ONE of the men who was instrumental in shaping today’s North York Moors has died at the age of 76.

Derek Statham was national park officer at the North York Moors National Park for 20 years, presiding over a time of great change for both the Moors and those tasked with caring for them.

During his management he oversaw a number of initiatives that had a lasting legacy, including the successful opposition of plans to dam and flood Farndale to create a reservoir.

He was also behind the purchase of the Hole of Horcum when it was in danger of being ploughed and the launch of a pioneering farm conservation scheme that has only recently come to an end.

He was also one of four founding members of the North Yorkshire Moors Association, an independent charity set up in 1985 to campaign on behalf of the national park, and was latterly its president.

He joined the old North Riding Council as National Parks senior planning officer in 1965 – overseeing both the North York Moors and part of the Yorkshire Dales.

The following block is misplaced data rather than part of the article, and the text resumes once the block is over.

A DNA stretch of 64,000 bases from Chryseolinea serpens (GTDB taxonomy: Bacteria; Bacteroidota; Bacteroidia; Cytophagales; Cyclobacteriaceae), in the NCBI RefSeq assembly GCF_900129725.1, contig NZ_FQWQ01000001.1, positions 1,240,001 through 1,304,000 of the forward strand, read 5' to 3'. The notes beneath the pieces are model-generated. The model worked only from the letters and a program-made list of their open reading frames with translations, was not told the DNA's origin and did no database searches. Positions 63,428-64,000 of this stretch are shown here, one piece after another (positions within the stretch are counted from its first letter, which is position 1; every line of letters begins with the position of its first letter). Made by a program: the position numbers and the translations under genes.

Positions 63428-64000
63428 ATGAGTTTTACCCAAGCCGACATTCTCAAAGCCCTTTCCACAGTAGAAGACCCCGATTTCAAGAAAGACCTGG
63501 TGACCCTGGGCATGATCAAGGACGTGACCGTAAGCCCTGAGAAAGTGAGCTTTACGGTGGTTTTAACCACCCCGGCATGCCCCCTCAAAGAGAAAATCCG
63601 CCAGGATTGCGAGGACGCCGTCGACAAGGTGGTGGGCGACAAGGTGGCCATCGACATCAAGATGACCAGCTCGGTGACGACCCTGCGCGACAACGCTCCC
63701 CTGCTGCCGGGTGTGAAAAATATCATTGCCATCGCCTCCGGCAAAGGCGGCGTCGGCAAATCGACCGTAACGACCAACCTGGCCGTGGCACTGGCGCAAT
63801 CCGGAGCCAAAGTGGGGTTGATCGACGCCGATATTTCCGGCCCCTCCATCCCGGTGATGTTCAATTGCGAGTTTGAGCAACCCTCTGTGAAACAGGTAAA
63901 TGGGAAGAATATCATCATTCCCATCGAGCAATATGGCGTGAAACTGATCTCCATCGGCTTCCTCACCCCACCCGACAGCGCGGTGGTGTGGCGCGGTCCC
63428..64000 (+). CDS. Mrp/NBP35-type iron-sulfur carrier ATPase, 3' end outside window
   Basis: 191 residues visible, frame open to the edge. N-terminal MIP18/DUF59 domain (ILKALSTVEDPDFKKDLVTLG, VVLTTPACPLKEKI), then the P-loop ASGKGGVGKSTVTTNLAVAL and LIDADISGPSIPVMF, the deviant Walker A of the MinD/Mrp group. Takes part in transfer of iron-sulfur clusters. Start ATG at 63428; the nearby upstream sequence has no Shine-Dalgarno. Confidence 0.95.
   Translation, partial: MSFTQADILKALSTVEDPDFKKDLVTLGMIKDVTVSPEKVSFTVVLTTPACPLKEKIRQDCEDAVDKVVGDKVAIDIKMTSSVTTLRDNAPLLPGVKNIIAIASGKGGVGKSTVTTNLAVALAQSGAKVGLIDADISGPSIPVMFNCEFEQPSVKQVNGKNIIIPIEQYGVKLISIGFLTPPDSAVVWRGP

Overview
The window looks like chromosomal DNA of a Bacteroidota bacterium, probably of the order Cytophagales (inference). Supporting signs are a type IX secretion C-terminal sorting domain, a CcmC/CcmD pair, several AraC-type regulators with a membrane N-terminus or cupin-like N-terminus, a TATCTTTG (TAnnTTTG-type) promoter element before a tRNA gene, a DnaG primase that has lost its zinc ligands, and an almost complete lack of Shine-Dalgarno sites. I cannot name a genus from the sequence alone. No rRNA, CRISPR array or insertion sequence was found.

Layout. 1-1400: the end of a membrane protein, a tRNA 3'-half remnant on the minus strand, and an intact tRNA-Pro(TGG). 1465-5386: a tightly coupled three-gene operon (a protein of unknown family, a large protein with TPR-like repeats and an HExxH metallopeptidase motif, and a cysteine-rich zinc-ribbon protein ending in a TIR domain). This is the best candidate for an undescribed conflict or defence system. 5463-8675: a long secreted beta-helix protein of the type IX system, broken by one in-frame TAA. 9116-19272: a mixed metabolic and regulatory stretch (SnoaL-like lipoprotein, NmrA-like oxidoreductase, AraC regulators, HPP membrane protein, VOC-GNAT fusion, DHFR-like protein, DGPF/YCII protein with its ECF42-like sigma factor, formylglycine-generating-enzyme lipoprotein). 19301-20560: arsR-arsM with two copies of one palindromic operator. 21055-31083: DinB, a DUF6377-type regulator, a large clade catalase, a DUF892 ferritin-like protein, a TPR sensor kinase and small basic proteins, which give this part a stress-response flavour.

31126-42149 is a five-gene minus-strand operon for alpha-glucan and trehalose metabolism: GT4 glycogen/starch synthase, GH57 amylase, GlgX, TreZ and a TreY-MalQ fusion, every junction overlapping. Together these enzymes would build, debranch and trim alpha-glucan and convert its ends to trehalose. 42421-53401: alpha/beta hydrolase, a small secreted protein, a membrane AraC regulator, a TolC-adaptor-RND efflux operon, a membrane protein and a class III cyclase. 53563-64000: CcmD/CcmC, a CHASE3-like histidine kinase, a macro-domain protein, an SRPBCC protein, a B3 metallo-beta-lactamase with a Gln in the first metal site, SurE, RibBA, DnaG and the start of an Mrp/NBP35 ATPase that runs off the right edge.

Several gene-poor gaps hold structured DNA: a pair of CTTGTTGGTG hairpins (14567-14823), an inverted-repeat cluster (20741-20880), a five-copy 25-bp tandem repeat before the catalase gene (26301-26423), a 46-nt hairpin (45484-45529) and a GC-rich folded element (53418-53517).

The reorganisation of local government in 1972 led to the creation of a new North York Moors National Park Department and Mr Statham was national park officer until his retirement in 1994.

Michael Webster worked alongside him for 17 years and said: “Derek was totally committed to the values of national parks and was a great defender and champion of the North York Moors at both a county and national level.”

Current national park officer Andy Wilson described Mr Statham as a “stalwart and quietly inspired leader.”

He said: “The strong and cohesive relationships we have today with those who live and work here began in his time.”